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Practical strategies to reduce nosocomial transmission to healthcare professionals providing respiratory care to patients with COVID-19


Coronavirus disease (COVID-19) is an emerging viral infection that is rapidly spreading across the globe. SARS-CoV-2 belongs to the same coronavirus class that caused respiratory illnesses such as severe acute respiratory syndrome (SARS) and Middle East respiratory syndrome (MERS). During the SARS and MERS outbreaks, many frontline healthcare workers were infected when performing high-risk aerosol-generating medical procedures as well as when providing basic patient care. Similarly, COVID-19 disease has been reported to infect healthcare workers at a rate of ~ 3% of cases treated in the USA. In this review, we conducted an extensive literature search to develop practical strategies that can be implemented when providing respiratory treatments to COVID-19 patients, with the aim to help prevent nosocomial transmission to the frontline workers.


Coronavirus disease (COVID-19) cases were first reported to the World Health Organization on December 31, 2019 [1]. Since then, this illness has spread exponentially in over 200 countries. As of June 9, 2020, there were 7,039,918 confirmed cases of the COVID-19 disease globally [2]. Even though the exact mode of COVID-19 transmission has been debatable, the route of COVID-19 transmission is reported to be from person-to-person contact and exposure to respiratory droplets (> 5–10 μm) [3], whereas airborne transmission (< 5 μm) during aerosol-generating procedures remains under investigation [4, 5]. Based on the initial data reported [6,7,8,9,10,11,12], around 5–30% of COVID-19 patients develop signs of severe respiratory distress requiring intensive care unit (ICU) admission to receive advanced respiratory support in terms of oxygen therapy, non-invasive and invasive ventilatory support with prone positioning (Table 1).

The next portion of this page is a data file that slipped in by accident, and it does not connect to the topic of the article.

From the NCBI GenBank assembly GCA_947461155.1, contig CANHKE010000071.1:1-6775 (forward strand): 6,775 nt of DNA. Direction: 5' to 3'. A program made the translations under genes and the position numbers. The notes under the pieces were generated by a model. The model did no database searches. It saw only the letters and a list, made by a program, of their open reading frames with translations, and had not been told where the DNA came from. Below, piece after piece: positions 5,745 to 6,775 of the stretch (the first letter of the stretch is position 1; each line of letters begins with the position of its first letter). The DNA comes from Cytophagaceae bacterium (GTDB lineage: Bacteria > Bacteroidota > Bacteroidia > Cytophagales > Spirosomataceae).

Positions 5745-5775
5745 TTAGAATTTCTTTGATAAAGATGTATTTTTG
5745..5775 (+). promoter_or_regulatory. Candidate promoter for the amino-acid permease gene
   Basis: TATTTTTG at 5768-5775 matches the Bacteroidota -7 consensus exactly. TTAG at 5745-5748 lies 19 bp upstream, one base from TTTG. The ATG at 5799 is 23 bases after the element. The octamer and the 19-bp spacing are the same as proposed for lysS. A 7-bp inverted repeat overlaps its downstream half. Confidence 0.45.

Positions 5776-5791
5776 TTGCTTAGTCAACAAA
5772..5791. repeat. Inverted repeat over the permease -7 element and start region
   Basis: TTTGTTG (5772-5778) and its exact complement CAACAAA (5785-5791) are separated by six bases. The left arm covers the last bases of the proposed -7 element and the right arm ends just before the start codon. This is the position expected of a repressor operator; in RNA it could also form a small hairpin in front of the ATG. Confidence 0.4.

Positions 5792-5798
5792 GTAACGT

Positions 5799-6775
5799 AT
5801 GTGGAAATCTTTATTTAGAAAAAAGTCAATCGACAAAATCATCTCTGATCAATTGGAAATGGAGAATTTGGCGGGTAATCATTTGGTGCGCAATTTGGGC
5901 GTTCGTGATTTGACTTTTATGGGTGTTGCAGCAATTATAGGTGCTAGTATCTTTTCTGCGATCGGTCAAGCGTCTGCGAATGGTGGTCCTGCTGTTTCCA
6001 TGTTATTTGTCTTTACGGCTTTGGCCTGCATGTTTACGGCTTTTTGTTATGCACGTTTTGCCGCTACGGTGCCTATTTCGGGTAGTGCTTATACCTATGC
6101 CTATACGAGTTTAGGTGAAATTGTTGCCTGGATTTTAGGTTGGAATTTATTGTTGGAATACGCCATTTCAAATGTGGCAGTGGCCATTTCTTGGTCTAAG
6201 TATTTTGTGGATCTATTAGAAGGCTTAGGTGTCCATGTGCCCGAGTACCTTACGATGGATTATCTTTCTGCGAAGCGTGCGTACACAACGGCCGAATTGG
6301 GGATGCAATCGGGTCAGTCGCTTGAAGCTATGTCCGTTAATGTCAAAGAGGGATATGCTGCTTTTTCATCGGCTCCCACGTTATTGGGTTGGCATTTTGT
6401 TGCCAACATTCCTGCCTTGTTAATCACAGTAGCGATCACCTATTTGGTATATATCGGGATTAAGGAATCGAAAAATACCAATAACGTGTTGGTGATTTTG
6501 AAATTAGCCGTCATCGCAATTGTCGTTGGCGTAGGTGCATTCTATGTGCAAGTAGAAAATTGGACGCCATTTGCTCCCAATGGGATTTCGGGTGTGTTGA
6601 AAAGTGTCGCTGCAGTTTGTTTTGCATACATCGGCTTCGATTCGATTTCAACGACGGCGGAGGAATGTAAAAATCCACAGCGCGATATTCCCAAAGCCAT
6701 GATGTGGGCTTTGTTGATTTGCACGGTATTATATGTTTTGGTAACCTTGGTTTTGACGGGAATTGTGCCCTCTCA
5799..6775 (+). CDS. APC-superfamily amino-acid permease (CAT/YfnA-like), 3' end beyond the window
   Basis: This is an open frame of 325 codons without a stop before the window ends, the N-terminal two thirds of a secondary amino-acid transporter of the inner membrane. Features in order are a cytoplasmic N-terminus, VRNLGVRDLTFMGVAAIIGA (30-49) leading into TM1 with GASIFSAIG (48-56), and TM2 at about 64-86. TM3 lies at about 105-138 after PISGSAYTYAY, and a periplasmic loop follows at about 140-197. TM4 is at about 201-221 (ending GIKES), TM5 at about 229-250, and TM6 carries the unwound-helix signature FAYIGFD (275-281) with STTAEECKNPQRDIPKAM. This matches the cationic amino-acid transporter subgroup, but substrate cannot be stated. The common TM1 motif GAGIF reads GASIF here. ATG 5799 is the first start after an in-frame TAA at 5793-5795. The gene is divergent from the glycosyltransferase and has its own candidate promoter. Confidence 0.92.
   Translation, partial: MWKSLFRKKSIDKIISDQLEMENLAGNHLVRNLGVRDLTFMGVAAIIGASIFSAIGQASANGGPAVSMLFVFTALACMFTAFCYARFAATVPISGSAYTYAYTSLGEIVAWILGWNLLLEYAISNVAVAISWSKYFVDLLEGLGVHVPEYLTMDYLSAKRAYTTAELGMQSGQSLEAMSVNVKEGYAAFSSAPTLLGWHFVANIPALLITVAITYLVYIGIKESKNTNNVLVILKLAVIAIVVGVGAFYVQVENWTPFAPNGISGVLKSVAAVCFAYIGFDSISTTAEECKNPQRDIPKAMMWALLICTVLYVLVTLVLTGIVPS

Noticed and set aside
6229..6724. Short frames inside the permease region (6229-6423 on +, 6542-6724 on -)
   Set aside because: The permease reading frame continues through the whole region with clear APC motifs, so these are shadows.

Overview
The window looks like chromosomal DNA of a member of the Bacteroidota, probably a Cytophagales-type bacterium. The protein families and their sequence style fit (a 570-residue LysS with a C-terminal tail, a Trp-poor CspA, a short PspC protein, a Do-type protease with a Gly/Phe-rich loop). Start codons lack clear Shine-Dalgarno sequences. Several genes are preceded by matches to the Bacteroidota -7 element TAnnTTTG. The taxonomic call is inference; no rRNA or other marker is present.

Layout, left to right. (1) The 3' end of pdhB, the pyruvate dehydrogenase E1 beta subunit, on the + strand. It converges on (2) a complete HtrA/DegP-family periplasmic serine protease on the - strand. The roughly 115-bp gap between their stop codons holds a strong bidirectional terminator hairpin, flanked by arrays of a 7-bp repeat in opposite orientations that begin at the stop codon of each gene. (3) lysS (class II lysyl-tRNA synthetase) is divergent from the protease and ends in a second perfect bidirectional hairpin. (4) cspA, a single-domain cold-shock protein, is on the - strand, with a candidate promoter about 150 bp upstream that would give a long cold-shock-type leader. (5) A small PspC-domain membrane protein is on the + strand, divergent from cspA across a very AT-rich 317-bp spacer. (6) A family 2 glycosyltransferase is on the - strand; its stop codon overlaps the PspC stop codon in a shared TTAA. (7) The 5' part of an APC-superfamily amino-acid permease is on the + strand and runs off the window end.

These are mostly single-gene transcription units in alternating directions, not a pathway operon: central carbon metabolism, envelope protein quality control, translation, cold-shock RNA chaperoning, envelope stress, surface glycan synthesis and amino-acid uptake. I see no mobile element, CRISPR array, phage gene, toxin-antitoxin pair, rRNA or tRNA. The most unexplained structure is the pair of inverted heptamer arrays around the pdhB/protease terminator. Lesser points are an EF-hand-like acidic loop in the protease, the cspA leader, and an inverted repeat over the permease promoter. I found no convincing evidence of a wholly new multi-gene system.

Table 1 Use of respiratory interventions in COVID-19 patient population

Standard droplet and contact precautions (gowns, gloves, mask) are known to reduce the risk of contracting severe acute respiratory syndrome (SARS) [13] but not under all circumstances, especially when performing high-risk procedures such as intubation [14]. A recent systematic meta-analysis showed that a physical distance of 1 m or more and wearing a mask is optimum to reduce person-to-person virus transmission and to keep healthcare workers (HCWs) from contracting the SARS-CoV-2 infection [15]. During the SARS outbreak, many frontline HCWs were infected via nosocomial transmission due to failure to implement adequate infection control precautions, especially when performing aerosol-generating medical procedures (AGMPs) [16,17,18], such as bronchoscopy, intubation, suctioning, invasive and non-invasive ventilation (NIV), bag mask ventilation, and nebulization [19,20,21]. In a prospective study, Macintyre et al. [22] reported that clinicians who performed AGMPs were at greater risk of acquiring the infection as compared to those who were not involved in such procedures [adjusted relative risk (RR) 2.90, 95% confidence interval (CI) 1.42–5.87]. Considering SARS-CoV-2 belongs to the same family as SARS, frontline clinicians delivering AGMPs to COVID-19 patients are likely at a similar high risk of transmission and infection. According to the Centers for Disease Control and Prevention (CDC), 95,860 (incidence of 3%) HCWs have been reported to be infected with COVID-19 in the USA, with at least 515 deaths as of July 10, 2020 [23]. Until further high-quality evidence, including well-conducted randomized controlled trials, is available to demonstrate the definite role of AGMPs in spreading nosocomial infection, it is best to use the data available from past outbreaks to implement additional safeguards.

In this review, we performed a comprehensive literature search to present practical strategies (Table 2) to reduce the risk of nosocomial transmission when delivering AGMPs to patients with COVID-19. These suggestions are to be utilized in addition to the CDC recommendations available for proper personal protective equipment (PPE) for HCWs.

Table 2 Recommendations for providing respiratory care to COVID-19 patients

Literature search strategy